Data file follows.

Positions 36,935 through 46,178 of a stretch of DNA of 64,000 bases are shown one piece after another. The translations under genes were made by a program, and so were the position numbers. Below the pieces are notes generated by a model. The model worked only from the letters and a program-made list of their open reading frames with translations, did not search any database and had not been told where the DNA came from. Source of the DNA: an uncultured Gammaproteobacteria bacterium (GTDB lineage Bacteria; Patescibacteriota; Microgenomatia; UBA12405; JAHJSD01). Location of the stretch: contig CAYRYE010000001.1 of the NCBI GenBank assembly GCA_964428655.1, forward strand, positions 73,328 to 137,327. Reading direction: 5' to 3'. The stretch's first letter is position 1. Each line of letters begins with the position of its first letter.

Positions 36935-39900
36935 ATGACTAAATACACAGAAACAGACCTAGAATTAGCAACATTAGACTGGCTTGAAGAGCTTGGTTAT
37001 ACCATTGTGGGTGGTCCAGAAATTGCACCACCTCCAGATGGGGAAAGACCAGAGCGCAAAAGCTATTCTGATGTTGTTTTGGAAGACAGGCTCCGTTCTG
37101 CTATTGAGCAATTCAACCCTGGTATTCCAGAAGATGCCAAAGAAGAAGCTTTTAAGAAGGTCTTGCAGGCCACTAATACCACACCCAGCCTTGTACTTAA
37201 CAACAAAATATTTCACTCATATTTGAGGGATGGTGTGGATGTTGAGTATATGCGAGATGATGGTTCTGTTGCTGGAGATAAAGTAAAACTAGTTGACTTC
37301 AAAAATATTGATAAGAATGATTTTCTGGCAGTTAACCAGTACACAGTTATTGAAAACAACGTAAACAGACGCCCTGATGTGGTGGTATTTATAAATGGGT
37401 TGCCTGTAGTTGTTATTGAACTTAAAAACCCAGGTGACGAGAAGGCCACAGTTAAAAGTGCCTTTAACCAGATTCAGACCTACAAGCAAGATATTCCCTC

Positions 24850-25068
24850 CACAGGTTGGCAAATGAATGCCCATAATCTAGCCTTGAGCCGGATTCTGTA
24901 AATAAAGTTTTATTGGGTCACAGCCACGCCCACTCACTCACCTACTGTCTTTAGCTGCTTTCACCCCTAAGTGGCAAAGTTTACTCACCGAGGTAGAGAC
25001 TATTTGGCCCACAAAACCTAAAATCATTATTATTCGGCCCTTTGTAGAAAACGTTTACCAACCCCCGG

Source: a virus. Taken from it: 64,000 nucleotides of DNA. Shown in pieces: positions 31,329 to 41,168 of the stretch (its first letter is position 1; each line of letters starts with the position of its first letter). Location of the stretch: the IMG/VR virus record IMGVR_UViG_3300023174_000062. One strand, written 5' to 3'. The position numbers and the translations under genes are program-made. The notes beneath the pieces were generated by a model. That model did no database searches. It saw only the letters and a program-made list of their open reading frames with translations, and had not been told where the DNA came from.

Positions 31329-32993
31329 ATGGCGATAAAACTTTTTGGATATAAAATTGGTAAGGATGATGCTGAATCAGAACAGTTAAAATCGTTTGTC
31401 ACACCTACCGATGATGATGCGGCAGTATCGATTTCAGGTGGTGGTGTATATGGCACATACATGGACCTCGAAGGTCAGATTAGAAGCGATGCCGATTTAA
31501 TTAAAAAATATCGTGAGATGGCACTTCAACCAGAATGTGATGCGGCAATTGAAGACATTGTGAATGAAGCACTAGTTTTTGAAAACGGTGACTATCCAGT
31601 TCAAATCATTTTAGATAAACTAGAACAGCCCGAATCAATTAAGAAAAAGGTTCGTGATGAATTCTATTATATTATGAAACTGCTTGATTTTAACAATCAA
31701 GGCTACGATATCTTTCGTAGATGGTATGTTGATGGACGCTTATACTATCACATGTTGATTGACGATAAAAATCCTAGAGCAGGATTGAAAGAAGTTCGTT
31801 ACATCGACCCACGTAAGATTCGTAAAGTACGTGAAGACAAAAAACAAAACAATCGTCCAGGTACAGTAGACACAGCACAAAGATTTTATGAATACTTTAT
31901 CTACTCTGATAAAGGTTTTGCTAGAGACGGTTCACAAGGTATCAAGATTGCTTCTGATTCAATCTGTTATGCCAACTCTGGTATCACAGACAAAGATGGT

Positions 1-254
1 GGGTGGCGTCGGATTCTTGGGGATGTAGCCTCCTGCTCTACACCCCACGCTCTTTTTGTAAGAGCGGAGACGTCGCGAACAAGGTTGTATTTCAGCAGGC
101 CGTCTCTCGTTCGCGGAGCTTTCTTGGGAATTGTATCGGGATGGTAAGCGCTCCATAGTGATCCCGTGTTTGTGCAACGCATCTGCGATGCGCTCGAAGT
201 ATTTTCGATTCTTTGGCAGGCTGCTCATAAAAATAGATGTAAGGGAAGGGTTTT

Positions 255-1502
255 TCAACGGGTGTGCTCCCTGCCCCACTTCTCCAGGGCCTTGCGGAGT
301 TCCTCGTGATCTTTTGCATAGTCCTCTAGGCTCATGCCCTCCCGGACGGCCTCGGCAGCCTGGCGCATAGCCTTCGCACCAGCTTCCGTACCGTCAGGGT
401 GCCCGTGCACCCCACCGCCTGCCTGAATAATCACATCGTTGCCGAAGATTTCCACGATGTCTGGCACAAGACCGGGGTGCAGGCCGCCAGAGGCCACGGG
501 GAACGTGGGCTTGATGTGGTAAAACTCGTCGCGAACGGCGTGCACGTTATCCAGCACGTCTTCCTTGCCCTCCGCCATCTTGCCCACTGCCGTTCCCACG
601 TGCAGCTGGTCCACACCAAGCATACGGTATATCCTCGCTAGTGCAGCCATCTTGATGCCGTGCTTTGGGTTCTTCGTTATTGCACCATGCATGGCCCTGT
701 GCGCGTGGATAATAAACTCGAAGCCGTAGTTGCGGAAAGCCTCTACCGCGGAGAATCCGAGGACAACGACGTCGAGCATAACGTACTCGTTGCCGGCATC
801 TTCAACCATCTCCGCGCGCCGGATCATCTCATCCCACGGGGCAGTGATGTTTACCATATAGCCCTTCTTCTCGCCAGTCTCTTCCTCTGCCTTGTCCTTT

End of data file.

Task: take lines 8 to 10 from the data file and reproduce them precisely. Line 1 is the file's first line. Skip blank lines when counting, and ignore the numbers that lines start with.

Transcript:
37401 TGCCTGTAGTTGTTATTGAACTTAAAAACCCAGGTGACGAGAAGGCCACAGTTAAAAGTGCCTTTAACCAGATTCAGACCTACAAGCAAGATATTCCCTC

Positions 24850-25068
24850 CACAGGTTGGCAAATGAATGCCCATAATCTAGCCTTGAGCCGGATTCTGTA